### Introduction

The linked list is one of the most important concepts and data structures to learn while preparing for interviews. Having a good grasp of Linked Lists can be a huge plus point in a coding interview.

### Problem Statement

In this problem, we are given a singly linked list, which may contain a loop. We have to detect the loop, and if there is a loop, we need to remove it from the linked list.

### Problem Statement Understanding

The linked list contains a loop means, the last node in the list will not be pointing to the NULL instead, it will be pointing to some other node in the list.

Removing the loop means that the we need to make the last node of the list point to NULL instead of pointing to some other node in the list.

Let's understand this problem with the help of some examples.

If the linked list given to us is:

- According to the problem statement, we need to find the loop in the linked list and remove it.
- From the linked list, we can see that there is a loop in the linked list starting at the node with value 0 and containing 4 nodes 0, 3, 0, and 1. The last node of the loop points back to the first node of the loop.
- Now, as we found out that there is a loop in the given linked list, so now we have to remove the loop from the linked list.
- So, the final linked list after removing the loop loop will be 1 - > 0 - > 3 - > 0 - > 1 -> NULL

Now I think from the above examples, the problem is clear. So letâ€™s see how we can approach it.

Before moving to the approach section, try to think about how you can approach this problem. What is the first thing that comes to your mind?

- The very first thing that comes to mind is loop detection. Correct, but we can also use hashing to solve this problem.
- The hashing solution will require O(n) space for the creation of the hash table, so we are first going to look at hashing approach, and then jump to the efficient loop detection approach using Floydâ€™s Cycle Detection Algorithm.

Try to think about how you can use hashing to solve this problem?

Let us have a glance at the approach to get a clear look.

### Approach 1 (Hashing)

This approach is going to be pretty simple.

- We are going to use an
**unordered_map**and we will keep inserting nodes into it while traversing the linked list. - Now, Once we encounter a node that is already present in the map, it will mean that we have reached the starting point of the loop.
- Also, while iterating, we were maintaining two pointers at each step
**head**and**last**,**head**pointing to the current node and**last**to the previous node of the current node. - As now our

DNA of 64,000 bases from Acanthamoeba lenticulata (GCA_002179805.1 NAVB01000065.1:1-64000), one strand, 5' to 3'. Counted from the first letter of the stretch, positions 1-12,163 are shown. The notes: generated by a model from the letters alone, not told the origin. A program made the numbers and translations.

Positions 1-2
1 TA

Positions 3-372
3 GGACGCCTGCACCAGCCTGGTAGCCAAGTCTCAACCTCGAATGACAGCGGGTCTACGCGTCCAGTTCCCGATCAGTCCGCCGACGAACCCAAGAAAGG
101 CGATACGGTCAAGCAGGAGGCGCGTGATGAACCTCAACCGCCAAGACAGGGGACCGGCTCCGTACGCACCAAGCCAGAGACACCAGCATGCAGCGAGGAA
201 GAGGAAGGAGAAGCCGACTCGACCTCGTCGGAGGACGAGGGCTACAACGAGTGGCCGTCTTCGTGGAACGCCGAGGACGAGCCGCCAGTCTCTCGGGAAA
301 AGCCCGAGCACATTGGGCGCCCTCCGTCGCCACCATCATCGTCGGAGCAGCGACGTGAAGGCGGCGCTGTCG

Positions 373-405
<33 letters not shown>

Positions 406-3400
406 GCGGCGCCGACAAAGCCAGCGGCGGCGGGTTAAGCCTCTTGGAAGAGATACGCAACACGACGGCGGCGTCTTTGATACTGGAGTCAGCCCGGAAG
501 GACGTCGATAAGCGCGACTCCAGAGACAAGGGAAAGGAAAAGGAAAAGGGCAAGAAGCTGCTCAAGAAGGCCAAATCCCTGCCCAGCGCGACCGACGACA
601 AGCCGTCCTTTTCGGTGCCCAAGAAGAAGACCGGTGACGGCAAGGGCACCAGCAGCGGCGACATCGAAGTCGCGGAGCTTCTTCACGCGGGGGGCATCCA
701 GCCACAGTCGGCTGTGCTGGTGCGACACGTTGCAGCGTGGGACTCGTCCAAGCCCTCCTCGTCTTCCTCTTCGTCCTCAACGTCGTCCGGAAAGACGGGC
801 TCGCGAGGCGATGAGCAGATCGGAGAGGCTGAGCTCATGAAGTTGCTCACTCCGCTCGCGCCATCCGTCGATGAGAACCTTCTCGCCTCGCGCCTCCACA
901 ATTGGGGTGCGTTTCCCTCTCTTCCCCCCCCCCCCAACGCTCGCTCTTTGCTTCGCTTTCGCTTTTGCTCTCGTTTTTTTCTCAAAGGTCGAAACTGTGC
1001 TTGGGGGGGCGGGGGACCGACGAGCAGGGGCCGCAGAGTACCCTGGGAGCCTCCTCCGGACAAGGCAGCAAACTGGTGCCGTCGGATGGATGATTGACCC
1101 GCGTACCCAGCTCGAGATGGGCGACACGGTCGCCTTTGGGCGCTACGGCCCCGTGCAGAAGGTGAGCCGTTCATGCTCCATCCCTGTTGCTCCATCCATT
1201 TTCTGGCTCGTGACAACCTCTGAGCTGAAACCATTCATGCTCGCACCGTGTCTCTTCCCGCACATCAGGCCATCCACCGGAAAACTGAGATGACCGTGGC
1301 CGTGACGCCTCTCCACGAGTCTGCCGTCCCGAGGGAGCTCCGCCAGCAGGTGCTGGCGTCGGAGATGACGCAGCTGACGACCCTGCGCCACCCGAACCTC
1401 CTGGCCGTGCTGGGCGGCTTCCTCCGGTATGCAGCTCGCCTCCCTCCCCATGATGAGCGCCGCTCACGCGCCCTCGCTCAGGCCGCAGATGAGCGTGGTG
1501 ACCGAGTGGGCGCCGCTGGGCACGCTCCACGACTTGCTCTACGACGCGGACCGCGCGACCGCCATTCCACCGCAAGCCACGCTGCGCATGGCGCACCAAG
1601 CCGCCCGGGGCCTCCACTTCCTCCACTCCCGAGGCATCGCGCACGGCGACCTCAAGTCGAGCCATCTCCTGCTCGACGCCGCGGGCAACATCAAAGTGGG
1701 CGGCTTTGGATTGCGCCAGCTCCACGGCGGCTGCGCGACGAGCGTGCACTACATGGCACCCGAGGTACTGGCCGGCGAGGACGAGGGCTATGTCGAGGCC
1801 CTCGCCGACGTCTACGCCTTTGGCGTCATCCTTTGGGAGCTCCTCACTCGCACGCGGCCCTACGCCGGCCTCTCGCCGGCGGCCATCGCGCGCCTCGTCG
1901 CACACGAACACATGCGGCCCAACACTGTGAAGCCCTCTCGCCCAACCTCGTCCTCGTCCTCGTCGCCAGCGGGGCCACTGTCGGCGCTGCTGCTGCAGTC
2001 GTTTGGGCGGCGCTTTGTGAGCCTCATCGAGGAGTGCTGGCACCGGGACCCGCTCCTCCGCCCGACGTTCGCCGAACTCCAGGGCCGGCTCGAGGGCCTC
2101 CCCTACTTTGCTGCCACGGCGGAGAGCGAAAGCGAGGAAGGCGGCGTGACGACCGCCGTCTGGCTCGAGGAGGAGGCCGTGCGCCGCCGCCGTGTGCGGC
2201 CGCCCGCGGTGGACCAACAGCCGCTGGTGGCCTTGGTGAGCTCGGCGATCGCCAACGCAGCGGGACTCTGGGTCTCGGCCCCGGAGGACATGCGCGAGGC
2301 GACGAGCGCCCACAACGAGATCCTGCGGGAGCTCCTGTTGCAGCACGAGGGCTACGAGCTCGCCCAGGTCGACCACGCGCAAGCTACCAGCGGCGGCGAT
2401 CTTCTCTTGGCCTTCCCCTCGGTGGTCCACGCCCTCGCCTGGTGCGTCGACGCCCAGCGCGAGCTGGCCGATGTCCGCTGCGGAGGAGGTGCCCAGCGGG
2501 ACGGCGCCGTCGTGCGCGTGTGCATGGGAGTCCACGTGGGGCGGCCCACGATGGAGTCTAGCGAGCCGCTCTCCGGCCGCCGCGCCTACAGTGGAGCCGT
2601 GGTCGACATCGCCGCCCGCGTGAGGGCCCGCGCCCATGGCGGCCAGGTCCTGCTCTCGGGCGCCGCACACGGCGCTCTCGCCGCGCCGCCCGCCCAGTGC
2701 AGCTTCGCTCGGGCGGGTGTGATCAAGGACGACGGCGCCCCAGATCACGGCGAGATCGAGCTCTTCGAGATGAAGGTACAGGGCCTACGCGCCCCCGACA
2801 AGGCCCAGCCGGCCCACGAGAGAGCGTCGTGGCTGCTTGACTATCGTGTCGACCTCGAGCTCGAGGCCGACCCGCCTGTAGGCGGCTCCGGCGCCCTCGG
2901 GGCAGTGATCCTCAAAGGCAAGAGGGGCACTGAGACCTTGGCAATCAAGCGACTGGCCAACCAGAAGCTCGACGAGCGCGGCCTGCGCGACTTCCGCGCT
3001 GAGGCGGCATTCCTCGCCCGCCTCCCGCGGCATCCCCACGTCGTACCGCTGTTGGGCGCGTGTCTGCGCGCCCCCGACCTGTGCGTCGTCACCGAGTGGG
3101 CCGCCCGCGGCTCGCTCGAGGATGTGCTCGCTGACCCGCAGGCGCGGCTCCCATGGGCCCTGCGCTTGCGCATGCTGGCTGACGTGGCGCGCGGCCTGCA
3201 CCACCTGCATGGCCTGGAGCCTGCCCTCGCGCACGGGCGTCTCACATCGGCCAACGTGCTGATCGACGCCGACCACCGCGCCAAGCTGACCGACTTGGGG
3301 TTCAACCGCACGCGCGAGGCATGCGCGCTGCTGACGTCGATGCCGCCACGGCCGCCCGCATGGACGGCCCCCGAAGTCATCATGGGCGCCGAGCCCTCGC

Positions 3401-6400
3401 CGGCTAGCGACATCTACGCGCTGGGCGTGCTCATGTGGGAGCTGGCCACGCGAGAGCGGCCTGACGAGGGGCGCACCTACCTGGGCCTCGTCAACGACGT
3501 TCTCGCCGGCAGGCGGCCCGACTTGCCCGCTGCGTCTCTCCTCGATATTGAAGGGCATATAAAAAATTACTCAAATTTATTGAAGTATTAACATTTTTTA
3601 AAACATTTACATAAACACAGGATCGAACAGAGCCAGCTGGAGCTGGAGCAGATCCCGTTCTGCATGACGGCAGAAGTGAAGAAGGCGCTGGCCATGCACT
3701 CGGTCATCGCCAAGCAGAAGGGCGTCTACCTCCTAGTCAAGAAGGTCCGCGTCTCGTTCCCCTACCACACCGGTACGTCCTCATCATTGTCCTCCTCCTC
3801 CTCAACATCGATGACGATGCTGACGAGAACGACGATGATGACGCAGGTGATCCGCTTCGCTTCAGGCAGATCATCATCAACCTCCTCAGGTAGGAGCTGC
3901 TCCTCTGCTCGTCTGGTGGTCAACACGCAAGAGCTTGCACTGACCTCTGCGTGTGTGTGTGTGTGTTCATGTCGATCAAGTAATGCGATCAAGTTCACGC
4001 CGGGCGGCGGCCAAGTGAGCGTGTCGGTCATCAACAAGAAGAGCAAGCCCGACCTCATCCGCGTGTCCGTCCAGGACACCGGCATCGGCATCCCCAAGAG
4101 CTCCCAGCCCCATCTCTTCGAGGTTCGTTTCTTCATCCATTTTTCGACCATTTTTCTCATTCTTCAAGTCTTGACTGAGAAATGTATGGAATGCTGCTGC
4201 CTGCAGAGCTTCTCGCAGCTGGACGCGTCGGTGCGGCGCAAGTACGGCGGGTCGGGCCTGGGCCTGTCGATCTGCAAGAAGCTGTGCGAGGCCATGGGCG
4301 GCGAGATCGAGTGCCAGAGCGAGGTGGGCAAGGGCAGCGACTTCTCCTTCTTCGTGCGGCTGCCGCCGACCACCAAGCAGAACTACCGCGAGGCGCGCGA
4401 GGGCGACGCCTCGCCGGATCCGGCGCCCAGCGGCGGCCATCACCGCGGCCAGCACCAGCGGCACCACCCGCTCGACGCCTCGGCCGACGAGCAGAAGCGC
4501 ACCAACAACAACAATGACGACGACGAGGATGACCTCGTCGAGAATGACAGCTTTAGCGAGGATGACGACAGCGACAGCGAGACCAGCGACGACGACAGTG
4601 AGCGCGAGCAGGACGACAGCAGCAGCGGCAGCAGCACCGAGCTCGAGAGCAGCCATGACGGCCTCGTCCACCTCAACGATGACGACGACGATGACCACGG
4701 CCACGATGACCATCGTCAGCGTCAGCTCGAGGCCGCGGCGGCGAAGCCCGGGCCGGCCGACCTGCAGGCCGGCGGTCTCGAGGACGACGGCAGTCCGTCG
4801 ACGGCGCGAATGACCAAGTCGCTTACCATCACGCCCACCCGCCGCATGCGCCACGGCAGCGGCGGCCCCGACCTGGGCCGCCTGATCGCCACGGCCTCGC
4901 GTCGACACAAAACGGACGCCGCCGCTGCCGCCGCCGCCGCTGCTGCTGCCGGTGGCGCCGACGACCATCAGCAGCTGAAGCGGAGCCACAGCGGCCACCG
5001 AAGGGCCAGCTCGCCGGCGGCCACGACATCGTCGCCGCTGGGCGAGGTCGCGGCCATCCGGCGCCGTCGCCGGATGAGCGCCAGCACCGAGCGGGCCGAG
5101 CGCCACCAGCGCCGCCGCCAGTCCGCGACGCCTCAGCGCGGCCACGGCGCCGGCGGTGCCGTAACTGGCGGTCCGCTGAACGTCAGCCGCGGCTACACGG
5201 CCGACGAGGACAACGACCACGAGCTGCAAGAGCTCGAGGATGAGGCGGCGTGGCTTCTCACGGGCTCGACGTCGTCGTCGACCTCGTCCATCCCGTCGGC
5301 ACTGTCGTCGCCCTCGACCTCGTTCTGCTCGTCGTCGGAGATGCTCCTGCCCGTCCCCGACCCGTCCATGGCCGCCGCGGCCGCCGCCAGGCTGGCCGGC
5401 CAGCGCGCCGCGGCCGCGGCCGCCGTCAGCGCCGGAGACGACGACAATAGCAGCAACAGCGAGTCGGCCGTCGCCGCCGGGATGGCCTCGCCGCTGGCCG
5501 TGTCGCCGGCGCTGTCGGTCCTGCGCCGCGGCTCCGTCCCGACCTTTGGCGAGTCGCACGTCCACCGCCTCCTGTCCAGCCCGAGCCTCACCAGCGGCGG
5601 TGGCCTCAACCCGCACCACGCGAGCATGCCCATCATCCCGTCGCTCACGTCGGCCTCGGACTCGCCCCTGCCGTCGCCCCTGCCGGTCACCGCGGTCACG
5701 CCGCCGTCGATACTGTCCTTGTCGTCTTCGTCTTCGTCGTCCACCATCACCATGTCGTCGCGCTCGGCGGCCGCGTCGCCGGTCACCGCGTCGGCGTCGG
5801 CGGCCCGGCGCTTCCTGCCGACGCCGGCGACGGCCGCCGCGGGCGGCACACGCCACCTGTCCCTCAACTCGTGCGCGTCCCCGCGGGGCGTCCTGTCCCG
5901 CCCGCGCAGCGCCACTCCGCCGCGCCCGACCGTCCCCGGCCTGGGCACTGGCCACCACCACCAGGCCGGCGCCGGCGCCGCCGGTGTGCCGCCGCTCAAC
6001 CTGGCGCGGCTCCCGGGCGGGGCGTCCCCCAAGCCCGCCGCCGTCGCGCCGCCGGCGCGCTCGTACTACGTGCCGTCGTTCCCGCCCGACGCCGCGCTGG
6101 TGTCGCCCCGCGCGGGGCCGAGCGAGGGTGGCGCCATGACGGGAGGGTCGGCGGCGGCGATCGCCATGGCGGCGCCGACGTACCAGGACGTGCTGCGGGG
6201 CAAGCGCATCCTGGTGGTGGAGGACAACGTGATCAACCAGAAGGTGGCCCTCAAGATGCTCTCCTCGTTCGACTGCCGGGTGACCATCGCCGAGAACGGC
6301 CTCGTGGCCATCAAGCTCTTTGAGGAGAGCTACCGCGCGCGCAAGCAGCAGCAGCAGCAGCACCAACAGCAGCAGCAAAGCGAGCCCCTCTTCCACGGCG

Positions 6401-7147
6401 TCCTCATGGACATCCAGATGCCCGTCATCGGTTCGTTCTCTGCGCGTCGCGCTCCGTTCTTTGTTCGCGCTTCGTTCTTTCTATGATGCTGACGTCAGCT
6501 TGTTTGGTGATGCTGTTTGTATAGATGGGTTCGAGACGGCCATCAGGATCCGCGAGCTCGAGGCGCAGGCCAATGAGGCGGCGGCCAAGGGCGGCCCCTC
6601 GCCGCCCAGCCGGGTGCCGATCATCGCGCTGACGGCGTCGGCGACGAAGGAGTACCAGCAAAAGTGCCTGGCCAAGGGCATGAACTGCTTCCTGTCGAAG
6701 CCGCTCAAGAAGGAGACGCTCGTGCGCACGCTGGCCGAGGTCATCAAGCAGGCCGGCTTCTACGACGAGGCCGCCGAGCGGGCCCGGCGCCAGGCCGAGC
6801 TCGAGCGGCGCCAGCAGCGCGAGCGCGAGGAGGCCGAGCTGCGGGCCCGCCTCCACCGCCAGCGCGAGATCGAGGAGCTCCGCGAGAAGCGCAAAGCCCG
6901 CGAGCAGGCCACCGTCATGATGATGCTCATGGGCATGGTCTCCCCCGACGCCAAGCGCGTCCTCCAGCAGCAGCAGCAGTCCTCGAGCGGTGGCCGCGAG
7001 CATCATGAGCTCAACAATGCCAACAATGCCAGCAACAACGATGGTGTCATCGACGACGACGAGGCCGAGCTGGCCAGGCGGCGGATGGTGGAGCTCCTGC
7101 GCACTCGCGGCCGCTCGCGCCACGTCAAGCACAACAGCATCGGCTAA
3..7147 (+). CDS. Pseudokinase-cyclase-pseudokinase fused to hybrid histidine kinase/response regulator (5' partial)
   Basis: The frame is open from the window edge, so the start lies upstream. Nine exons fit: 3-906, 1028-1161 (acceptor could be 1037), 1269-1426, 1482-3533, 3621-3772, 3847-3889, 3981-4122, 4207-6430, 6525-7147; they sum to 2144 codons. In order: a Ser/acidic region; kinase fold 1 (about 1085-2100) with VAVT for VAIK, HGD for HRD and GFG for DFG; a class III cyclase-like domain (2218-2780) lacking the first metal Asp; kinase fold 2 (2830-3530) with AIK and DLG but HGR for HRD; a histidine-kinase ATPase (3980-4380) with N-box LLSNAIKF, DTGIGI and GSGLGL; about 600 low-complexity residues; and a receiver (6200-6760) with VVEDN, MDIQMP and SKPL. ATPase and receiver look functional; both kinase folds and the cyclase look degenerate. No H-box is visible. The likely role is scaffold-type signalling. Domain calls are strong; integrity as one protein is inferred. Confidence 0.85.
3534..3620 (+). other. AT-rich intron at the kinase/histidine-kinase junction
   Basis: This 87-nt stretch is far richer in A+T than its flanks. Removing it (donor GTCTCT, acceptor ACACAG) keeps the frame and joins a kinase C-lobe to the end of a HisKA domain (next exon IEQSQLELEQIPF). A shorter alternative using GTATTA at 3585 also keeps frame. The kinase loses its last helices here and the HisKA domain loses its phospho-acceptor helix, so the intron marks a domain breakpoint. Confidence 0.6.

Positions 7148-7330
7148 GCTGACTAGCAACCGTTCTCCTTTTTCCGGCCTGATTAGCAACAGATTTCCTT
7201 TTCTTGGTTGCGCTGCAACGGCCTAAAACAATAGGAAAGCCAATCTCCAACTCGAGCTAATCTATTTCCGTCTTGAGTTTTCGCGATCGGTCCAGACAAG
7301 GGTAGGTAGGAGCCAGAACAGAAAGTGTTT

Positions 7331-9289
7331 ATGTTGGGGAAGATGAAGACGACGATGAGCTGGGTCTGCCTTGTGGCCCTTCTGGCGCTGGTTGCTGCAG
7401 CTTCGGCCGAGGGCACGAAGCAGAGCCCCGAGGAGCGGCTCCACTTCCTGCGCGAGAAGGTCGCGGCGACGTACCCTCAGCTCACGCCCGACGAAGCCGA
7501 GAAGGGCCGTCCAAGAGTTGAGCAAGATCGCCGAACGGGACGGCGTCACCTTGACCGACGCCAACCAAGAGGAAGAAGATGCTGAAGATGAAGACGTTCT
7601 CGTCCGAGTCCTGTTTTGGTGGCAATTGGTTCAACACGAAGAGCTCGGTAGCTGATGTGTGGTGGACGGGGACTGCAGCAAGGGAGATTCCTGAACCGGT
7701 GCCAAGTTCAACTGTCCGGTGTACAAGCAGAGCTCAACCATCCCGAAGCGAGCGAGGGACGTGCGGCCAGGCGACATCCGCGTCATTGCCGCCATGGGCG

**head**is pointing to the start node of the loop and as**last**was pointing to the previous node of the node to which**head**was pointing, i.e., it is pointing to the last node of the loop. - So, now we will break the loop by making
**last->next == NULL**.

- Also, while iterating, we were maintaining two pointers at each step
- In this way, the last loop node starts pointing to NULL instead of pointing to the starting node of the loop.

### Code Implementation

#includeusing namespace std; /* Node structure of the linked list node */ struct Node { int key; struct Node* next; }; /* Using this function we will be creating a new node of the linked list */ Node* newNode(int key) { Node* temp = new Node; temp->key = key; temp->next = NULL; return temp; } /* Using this function we will be printing the content of the linked list */ void printList(Node* head) { while (head != NULL) { cout << head->key << " "; head = head->next; } cout << endl; } /* Using this function we will be detecting and removing loop from the linked list */ void hashAndRemove(Node* head) { unordered_map node_map; Node* last = NULL; while (head != NULL) { if (node_map.find(head) == node_map.end()) { node_map[head]++; last = head; head = head->next; } else { last->next = NULL; break; } } } int main() { Node* head = newNode(1); head->next = head; head->next = newNode(0); head->next->next = newNode(3); head->next->next->next = newNode(0); head->next->next->next->next = newNode(1); head->next->next->next->next->next = head->next; hashAndRemove(head); printf("Linked List after removing loop : \n"); printList(head); return 0; }

#### Output

Linked List after removing loop

1 0 3 0 1

**Time Complexity** - O(n), as list traversal is needed.

**Space Complexity** - O(n), the space required by the map.

This approach will work fine, but it requires extra O(n) space. So, now the main question is can we optimize this space?

- The answer is yes, and we will see how we can optimize this space in the next approach.

Our next approach uses Floydâ€™s Cycle Detection algorithm.

### Approach and Algorithm (Floydâ€™s Cycle Detection)